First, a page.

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Shirley Jones on her racy new autobiography

Shirley Jones paints a different portrait of herself in her new autobiography, "Shirley Jones." The actress, who played a mother on "The Partridge Family," offers a racy view of her private life.

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Actress Shirley Jones poses for a portrait at her home in Los Angeles. Jones’ autobiography, “Shirley Jones,” was released Tuesday, July 23.

Chris Pizzello/Invision/AP)

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Shirley Jones opens the door to her house and appears every inch the ladylike Marian the librarian or sweet farm girl Laurey or cheerfully steady Mrs. Partridge, offering a warm smile and handshake.

Her elegant, modestly high-necked jacket is black, her makeup is discreet, and her silver hair tidy. Jones' living room has the sort of traditional furniture and knickknacks (exception: a prominent Academy Award) that would fit any suburban house.

It all adds up to the publicly familiar Shirley Jones, whose crystalline soprano voice and dewy prettiness made her an immediate star in the 1950s film versions of "Oklahoma!" and "Carousel" and who captured a subsequent generation of fans in TV's "The Partridge Family" in the 1970s.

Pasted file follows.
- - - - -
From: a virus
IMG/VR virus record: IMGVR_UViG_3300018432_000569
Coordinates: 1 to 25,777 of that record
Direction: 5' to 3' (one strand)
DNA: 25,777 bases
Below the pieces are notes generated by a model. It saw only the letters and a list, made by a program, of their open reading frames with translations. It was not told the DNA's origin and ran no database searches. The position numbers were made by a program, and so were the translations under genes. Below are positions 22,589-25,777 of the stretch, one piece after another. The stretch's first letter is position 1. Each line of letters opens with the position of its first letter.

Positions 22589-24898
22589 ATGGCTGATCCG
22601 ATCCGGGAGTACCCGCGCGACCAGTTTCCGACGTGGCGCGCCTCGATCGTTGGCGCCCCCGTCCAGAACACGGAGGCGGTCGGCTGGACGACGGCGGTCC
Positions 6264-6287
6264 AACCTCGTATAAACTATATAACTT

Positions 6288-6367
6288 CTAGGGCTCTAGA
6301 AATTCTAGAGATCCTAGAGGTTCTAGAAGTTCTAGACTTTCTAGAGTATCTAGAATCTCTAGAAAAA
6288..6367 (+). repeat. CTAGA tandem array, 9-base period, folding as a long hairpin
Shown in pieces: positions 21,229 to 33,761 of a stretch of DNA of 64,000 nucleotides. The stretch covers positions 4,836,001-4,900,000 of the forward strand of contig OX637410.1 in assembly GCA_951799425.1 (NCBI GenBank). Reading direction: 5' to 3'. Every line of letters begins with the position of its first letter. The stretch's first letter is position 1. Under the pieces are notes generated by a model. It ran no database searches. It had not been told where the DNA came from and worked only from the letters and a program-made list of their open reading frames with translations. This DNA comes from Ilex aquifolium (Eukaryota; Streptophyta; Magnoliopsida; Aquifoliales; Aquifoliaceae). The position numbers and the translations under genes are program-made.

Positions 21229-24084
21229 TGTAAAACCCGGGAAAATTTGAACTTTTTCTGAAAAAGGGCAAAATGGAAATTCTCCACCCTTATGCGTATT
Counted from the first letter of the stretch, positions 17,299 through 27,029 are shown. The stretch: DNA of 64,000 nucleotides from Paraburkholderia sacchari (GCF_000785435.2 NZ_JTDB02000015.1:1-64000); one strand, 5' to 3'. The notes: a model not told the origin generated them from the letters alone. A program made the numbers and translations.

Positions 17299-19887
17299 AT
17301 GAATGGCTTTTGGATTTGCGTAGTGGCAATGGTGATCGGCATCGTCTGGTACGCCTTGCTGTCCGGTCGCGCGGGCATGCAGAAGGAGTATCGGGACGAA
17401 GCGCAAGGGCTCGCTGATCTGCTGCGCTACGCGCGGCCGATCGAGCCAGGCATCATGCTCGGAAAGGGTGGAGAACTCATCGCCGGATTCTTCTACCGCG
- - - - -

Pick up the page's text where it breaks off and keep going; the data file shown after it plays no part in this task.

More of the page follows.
Then there's "Shirley Jones," her new autobiography (written with Wendy Leigh and published by Simon & Schuster's Gallery Books imprint) that turns the 79-year-old actress' image on its head in startling — even shocking — ways.

"So bring out the smelling salts, hang on to your hats, and get ready for the surprise of your lives!" she writes, coyly, in the book's introduction. It's not false advertising.

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